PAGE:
Must read: A Proposal for Security-Sector Program Development in Somalia: Weaponizing Moral Authority

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Must read: A Proposal for Security-Sector Program Development in Somalia: Weaponizing Moral Authority

by Doyle Quiggle

March 3, 2018| Arlaadi Online

Small Wars Journal

Doyle Quiggle (PhD, Washington University) has had the honor and privilege of being a professor to US Troops downrange, at Camp Lemonnier, Djibouti, Africa and at FOB Fenty, Jalalabad, Afghanistan. He researches the anthropology of war from within the battlespace, focusing on counter-terrorism and counterinsurgency.

Since the end of the Barre era, no Somali leader or group of leaders has managed to de-clan the Somali National Army, which is why it remains dysfunctional today.

In his Summary of Recommendations on the Way Forward on a Somali National Security Architecture, the Somali Secretary of Defense (in 2017) laments that, despite the best efforts of the U.S. Government, the Somali National Army remains an incoherent, militia-style force, loyal to clan and region and not to nation, with little will to defend its citizens from violent extremists.[i]

Somali regional analysts can remember the properly trained and equipped, well-disciplined and well-paid professional, even proudly nationalistic Somali military of the Said Barre regime. Former commanders of the Somali National Army, such as General Adaad and General Samatar, among many others, can recall the days when Somalia’s army was the gem of Africa, an era when the SNA was admired by and even trained other regional military forces, such as Uganda’s. Those Somali commanders and other regional experts can also recall the exact turning point when the SNA witnessed its first mass defectors: The 1977 Ogaden War with Ethiopia. Many commanders and rank & file soldiers were outraged and alienated by Barre’s invasion of Ethiopia, a war that had Somali soldiers shooting to kill their own clan members on the other side of the border. AFRICOM trainers of the SNA today appear to be completely oblivious to the Somali past.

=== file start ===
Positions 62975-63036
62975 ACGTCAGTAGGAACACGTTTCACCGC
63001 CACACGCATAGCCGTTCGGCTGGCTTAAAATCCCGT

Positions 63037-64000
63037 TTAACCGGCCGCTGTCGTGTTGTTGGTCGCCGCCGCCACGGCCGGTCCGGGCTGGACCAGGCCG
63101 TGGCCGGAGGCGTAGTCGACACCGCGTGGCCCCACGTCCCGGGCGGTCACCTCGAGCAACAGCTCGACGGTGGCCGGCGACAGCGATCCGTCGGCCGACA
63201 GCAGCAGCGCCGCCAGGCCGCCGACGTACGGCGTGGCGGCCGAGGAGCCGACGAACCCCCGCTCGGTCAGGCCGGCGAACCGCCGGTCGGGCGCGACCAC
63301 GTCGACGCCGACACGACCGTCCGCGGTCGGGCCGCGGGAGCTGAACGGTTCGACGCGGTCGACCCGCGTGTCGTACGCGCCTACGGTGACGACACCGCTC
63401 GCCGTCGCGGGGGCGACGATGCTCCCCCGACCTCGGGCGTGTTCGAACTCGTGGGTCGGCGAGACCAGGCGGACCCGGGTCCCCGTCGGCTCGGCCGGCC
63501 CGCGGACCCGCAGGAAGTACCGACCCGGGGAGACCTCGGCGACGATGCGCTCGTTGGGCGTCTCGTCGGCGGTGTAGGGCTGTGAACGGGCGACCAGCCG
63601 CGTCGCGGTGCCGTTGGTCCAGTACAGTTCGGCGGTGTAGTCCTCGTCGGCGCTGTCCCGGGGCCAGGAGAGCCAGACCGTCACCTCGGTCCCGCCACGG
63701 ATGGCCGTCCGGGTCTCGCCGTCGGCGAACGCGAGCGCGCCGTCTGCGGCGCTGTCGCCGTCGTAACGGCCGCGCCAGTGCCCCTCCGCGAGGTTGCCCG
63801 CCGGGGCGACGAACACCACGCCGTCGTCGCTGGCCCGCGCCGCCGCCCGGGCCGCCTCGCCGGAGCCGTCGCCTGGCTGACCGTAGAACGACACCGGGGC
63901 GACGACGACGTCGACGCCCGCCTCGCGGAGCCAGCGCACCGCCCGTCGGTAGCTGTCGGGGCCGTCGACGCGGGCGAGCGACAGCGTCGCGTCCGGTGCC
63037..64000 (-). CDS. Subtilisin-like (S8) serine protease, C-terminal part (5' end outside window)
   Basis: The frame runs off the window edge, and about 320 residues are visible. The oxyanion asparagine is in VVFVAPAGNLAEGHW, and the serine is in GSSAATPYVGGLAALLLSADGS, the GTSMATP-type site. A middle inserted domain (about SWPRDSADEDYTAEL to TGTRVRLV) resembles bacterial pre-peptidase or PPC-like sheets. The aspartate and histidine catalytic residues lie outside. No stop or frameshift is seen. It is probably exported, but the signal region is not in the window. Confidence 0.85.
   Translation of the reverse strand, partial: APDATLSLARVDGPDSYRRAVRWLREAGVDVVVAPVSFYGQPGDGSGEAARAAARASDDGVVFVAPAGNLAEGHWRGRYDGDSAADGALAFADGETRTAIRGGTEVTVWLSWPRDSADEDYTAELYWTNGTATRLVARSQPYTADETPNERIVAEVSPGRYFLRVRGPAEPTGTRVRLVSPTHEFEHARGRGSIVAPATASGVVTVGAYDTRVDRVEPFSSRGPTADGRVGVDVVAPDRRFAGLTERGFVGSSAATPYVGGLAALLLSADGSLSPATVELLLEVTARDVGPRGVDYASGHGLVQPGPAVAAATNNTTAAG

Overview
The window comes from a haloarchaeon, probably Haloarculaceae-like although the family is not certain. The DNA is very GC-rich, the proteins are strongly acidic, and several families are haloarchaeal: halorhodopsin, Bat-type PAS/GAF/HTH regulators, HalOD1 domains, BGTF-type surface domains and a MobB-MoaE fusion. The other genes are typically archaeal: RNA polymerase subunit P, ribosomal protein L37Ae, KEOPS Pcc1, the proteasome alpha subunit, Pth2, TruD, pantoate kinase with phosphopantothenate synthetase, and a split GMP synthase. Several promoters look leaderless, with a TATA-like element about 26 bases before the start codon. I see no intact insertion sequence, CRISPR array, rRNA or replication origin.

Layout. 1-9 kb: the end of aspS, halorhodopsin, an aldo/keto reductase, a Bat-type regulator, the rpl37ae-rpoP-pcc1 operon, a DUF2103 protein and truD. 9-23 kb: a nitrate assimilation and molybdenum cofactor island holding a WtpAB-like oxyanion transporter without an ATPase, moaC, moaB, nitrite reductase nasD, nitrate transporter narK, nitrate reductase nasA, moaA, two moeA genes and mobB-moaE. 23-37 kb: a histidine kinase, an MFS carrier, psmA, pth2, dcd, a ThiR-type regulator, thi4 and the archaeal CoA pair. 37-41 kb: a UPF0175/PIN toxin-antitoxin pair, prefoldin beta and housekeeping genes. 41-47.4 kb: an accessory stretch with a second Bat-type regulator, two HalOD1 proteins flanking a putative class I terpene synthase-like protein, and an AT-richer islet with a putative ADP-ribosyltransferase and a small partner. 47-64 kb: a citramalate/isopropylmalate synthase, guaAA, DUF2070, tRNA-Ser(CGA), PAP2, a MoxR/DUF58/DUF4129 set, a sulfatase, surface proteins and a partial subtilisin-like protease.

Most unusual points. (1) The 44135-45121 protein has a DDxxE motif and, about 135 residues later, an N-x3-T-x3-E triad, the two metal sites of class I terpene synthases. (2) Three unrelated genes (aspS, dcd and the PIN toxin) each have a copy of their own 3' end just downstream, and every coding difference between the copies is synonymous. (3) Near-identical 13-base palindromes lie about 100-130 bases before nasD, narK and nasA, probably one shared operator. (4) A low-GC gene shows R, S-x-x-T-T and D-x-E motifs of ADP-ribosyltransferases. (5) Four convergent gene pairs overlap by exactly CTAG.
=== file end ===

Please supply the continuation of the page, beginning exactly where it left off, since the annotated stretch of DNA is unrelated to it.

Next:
At the beginning of US training operations with the SNA last year, a Somali Commander posed an interesting question: “In 1969 the Russians built the Somali Army. Will the U.S. do so in 2017?” He was coyly asking US Commanders whether today’s United States military can do better for Somalia than did the Soviet army. One year later, the Somali Commander has reason for seriously doubting we can or will do better than the Red Army. What has AFRICOM achieved in Somalia after a year of training programs other than park a few of its vehicles in Mogadishu, where they’re targets for Al Shabab’s suicide bombers? Logistical build up does not and will not bring about the integration or professionalization of the SNA. We made the grave mistake of parking and sitting in Afghanistan. Why are we repeating it in Somalia?

Regional experts have long agreed that Somalia is best served by a national army, regionally deployed, and interfacing with regional police forces. It’s only too obvious to these experts that, in order to mitigate the cultural pull of clan and sub-clan issues, a sense of national pride must be instilled in soldiers to unify the SNA. Pride of station comes, in part, from being treated with equality, especially being paid on time, every time. The Somali soldier who stands with empty pockets for extended periods of time while foreign troops receive soldier pay will not remain committed to the cause of national security. Paying one’s army is a no-brainer. But clan loyalty is not the only issue.

Read more: A Proposal for Security-Sector Program Development in Somalia: Weaponizing Moral Authority

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